A mobile phone application designed to boost physical activity for inactive women has shown promise in a trial.
The study, published in the journal JAMA Network Open, shows that the mobile app created for women did help when combined with an activity tracker and personal counselling.
“We showed that if you design an activity app using an evidence-based approach, it will be more effective,” said study lead author Yoshimi Fukuoka, Professor at the University of California in the US.
“Our findings could go a long way to get more people to move, particularly women,” Fukuoka said.
The study, which lasted nine months, was called the mobile phone based physical activity education (mPED) trial.
The app, which was developed exclusively for the study and is not commercially available, had three main functions, including a pre-programmed interactive daily message or video that reinforced what was learned during a beginning counselling session, and a daily activity diary to record progress.
The research team designed their app specifically for physically inactive women, incorporating behavioural change strategies known to work well for this group, such as personalised goal setting, self-monitoring, social support and feedback.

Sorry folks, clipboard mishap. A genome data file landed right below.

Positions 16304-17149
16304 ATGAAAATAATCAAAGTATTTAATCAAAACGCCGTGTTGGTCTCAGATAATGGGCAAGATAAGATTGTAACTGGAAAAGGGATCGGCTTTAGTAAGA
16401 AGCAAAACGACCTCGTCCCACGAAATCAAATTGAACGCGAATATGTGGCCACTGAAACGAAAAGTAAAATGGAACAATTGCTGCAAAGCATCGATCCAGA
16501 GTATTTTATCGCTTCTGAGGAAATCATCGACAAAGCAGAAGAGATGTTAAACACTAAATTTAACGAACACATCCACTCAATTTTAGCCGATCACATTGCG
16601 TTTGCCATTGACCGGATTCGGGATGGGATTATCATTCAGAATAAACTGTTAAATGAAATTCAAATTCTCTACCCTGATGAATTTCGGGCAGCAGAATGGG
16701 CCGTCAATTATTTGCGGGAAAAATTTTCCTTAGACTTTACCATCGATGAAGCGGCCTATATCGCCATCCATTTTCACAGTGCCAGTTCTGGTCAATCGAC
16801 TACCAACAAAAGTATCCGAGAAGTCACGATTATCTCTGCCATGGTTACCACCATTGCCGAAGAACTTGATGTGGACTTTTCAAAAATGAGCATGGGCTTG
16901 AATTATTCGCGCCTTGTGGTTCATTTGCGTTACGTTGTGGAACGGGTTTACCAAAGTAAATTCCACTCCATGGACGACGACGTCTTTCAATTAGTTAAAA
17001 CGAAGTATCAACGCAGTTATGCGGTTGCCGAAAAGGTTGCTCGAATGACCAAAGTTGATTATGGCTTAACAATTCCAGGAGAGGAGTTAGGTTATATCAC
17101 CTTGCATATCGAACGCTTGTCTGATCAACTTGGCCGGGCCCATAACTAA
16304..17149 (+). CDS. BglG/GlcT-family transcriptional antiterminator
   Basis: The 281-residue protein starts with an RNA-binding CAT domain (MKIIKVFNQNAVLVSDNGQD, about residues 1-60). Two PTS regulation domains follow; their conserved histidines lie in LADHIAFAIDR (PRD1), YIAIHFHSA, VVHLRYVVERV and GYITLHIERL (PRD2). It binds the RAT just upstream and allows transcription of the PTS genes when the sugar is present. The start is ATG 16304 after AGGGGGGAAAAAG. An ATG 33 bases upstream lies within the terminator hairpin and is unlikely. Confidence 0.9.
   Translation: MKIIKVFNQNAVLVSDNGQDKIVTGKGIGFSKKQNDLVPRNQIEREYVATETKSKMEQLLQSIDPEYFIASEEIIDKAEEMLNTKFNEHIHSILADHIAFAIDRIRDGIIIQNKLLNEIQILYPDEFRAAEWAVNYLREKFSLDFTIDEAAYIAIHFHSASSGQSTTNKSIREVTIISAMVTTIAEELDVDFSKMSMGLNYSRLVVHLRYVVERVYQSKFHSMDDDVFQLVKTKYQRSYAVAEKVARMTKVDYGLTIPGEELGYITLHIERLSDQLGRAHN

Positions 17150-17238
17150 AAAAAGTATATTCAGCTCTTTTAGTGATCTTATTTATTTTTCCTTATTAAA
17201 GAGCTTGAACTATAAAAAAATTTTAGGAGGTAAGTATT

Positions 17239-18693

The app had three main functions, including a pre-programmed interactive daily message or video that reinforced what was learned during a beginning counselling session, and a daily activity diary to record progress.
The trial involved 210 physically inactive women, aged 25 and 65.
The app increased the participants’ activity goals by 20 percent each week to 10,000 steps daily.
These findings showed that the women were able to sustain an impressive level of activity above their starting point with the help of the app.